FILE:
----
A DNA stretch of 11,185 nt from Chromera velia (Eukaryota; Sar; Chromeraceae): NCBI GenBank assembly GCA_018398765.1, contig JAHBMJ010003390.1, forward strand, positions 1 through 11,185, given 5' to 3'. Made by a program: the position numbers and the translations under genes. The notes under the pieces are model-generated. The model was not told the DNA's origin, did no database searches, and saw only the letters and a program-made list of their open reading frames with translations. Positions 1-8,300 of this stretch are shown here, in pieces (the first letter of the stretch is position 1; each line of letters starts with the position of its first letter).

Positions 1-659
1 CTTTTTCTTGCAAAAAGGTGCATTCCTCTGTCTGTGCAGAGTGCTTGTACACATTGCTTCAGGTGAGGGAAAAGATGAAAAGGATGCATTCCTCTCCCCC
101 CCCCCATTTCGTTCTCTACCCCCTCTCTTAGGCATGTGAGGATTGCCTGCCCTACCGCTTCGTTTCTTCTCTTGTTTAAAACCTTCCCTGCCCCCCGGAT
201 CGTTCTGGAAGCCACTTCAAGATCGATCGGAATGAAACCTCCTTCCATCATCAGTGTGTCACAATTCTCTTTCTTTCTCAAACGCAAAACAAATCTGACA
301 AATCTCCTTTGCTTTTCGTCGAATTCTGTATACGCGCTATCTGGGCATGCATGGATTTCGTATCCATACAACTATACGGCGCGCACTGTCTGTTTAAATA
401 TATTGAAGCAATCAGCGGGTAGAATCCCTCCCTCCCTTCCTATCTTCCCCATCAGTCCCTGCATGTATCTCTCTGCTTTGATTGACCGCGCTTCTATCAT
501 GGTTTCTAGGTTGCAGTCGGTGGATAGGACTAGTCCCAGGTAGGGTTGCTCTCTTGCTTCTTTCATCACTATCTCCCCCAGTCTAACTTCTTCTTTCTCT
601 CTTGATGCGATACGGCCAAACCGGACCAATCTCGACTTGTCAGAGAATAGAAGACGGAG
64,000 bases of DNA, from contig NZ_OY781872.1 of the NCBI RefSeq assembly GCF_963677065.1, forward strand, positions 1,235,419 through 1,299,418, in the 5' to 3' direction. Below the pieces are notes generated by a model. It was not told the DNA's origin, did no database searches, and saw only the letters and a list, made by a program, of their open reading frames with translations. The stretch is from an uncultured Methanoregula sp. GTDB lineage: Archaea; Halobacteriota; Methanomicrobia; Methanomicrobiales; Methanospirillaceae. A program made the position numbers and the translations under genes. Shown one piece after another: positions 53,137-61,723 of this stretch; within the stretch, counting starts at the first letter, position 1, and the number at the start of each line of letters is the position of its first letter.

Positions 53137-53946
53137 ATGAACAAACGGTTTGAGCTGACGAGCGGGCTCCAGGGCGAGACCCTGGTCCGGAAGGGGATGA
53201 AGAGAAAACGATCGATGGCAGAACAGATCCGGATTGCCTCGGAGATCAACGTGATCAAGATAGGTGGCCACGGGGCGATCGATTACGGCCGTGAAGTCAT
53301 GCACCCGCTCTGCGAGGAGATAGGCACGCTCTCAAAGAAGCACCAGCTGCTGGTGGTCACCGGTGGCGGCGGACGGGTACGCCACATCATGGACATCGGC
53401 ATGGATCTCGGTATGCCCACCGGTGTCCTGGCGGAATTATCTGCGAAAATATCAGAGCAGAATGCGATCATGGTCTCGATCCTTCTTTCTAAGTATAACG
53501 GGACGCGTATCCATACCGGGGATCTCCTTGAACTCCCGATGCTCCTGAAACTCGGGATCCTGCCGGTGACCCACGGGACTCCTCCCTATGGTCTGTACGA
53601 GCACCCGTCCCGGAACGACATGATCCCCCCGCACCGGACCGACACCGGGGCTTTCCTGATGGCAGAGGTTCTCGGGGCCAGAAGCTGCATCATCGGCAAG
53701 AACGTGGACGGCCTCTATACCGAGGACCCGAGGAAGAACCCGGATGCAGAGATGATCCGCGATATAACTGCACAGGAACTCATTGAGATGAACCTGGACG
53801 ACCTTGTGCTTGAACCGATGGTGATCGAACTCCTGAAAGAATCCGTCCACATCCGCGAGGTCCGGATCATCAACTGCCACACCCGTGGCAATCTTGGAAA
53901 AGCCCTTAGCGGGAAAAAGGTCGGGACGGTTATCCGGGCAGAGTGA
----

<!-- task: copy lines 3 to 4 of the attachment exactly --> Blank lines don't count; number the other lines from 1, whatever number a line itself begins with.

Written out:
1 CTTTTTCTTGCAAAAAGGTGCATTCCTCTGTCTGTGCAGAGTGCTTGTACACATTGCTTCAGGTGAGGGAAAAGATGAAAAGGATGCATTCCTCTCCCCC
101 CCCCCATTTCGTTCTCTACCCCCTCTCTTAGGCATGTGAGGATTGCCTGCCCTACCGCTTCGTTTCTTCTCTTGTTTAAAACCTTCCCTGCCCCCCGGAT